92-year-old Holocaust survivor says white supremacist imagery during Capitol riot "gave me taste of the past"
On International Holocaust Remembrance Day, this 92-year-old survivor said it's a special, but somber occasion for him.
"It's kind of a celebration and the fact that those of those of us who did survive were able to make a pretty nice life for themselves and continue," Ben Lesser told CBS News in a Zoom video call on Wednesday.
"But of course, we can't forget our dear departed ones," he said.
Wednesday marked 76 years after the liberation of the Auschwitz death camp. Lesser was familiar with the atrocities there.
He said that he survived the concentration camps Auschwitz-Birkenau and Dachau, two death marches and the infamous Dachau death train — where dozens of train cars carried the corpses of thousands of prisoners to Dachau near the end of World War II. Lesser is believed to be the last known survivor of the latter.
During the attack at the U.S. Capitol on January 6, some rioters were wearing "Camp Auschwitz" sweatshirts and holding up white supremacist signs.
"It gave me a taste of the past when I was a young boy," he told CBS News, in reflecting on the Capitol assault.
The recent images — combined with years of rising anti-Semitic attacks — doesn't make Lesser "happy with the current state of events." However, Lesser, who is the founder of the Zachor Holocaust Remembrance Foundation, has been dedicating his time on helping future generations understand the extent of the Holocaust as a way to combat hate. He often gives talks in Germany and even developed a curriculum for schools.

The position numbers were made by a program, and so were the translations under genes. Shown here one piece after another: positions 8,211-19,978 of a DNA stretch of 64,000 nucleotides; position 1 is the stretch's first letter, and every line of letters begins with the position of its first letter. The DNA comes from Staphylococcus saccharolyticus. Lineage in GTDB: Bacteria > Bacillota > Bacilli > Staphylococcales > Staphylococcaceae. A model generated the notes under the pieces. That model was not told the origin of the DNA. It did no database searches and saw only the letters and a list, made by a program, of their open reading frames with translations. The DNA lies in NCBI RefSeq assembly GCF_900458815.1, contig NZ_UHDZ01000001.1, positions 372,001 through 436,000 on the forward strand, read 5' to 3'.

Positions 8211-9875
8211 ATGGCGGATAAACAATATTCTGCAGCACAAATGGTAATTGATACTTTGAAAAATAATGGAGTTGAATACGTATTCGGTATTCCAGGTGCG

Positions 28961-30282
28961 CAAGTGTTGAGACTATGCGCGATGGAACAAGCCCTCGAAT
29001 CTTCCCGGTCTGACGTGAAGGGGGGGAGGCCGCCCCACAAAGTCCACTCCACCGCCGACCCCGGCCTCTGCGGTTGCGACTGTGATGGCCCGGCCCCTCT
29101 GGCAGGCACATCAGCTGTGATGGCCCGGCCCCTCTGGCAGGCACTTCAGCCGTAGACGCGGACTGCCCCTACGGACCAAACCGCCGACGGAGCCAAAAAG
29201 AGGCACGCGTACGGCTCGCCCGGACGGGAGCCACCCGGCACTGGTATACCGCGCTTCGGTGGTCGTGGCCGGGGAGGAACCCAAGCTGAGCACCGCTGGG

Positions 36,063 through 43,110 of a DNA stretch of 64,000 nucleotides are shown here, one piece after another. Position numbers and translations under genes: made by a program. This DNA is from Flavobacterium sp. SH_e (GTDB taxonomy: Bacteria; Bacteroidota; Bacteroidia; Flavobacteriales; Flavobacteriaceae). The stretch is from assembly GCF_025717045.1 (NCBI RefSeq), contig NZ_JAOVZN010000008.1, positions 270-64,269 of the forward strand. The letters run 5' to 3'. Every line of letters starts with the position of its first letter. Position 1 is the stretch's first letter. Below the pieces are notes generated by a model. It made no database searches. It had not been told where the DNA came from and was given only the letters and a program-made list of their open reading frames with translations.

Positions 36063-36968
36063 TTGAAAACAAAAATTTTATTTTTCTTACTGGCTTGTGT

"I tell the people that education is very important, because only if you're really knowledgeable, can you realize that we're all the same," he said. "They're all part of humanity. God created all of us. So, why can't we live side by side and appreciate our differences, rather than hate them?"
"Hitler and the Nazis did not start with killing," he said. "It all started with hate."
A survey unveiled in 2020 showed more than 60% of millennial and Gen Z respondents didn't know that 6 million Jews were killed during the Holocaust. Even though Lesser acknowledged there may always be anti-Semitism in the U.S., he said his biggest concern is "what's going to happen after the survivors are gone?"
"Who is going to speak up and teach these children to let them know the future generations that there was a Holocaust and how it happened and how bad it was," he said.
"When I see that, when most many kids don't even know what the word Holocaust means, that bothers me," he said. "And that has to change. So, we're doing our best to try to change that."
Editor's note: This story has been updated to remove an incorrect reference to the location of Dachau. It was in Germany, not Poland.
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